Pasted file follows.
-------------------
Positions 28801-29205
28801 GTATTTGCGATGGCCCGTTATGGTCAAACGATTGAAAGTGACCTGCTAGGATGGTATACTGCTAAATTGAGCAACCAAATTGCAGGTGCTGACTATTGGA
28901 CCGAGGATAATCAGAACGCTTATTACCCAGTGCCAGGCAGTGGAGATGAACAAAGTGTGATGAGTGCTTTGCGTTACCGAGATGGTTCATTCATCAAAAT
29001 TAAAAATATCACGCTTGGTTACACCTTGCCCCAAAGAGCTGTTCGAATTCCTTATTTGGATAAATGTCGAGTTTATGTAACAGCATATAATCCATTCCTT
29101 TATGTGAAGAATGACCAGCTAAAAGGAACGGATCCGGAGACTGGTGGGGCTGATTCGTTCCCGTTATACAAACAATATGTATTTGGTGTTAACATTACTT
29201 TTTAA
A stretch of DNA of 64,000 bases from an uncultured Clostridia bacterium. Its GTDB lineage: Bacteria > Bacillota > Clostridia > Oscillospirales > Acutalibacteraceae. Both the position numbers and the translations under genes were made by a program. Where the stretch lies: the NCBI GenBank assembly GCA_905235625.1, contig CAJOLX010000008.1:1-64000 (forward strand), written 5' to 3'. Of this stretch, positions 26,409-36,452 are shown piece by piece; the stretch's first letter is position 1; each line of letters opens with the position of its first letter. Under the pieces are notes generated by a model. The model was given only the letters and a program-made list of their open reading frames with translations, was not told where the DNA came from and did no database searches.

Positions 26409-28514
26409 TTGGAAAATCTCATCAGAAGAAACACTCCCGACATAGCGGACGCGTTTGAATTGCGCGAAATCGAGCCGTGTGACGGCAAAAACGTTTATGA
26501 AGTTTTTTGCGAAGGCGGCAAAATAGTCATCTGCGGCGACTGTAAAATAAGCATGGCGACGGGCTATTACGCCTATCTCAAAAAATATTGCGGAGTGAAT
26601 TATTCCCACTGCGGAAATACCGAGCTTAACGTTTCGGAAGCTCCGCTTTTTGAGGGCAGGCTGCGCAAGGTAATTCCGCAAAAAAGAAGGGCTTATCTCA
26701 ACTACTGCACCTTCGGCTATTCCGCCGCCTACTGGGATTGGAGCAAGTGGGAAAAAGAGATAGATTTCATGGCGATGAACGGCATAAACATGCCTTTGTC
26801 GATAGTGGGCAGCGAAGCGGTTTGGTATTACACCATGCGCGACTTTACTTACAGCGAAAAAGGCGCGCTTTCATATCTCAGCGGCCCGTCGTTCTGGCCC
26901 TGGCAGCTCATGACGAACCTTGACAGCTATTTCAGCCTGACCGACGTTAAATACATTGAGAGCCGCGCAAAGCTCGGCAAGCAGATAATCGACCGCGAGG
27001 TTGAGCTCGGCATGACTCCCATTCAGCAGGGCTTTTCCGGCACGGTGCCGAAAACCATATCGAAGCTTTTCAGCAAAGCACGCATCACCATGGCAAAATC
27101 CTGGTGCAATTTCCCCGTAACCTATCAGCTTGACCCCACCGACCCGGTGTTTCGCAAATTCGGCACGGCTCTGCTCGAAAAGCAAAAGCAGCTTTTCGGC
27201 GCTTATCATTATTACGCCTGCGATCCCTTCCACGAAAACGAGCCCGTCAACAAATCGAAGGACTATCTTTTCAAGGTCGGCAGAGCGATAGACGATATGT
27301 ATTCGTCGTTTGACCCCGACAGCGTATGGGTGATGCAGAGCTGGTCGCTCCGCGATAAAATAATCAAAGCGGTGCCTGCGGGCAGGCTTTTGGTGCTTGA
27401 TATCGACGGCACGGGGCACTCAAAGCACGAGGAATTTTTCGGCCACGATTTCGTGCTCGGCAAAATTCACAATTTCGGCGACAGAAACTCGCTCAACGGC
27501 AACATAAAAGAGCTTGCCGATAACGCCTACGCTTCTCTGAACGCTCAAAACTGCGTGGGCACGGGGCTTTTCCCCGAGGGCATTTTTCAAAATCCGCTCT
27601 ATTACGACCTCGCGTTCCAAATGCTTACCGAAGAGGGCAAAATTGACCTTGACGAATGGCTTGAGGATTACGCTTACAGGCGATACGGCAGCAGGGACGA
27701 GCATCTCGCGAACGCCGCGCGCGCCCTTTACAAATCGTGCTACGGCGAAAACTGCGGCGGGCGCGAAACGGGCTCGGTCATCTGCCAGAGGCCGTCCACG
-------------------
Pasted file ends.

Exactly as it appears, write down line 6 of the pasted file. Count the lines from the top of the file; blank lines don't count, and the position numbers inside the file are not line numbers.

29201 TTTAA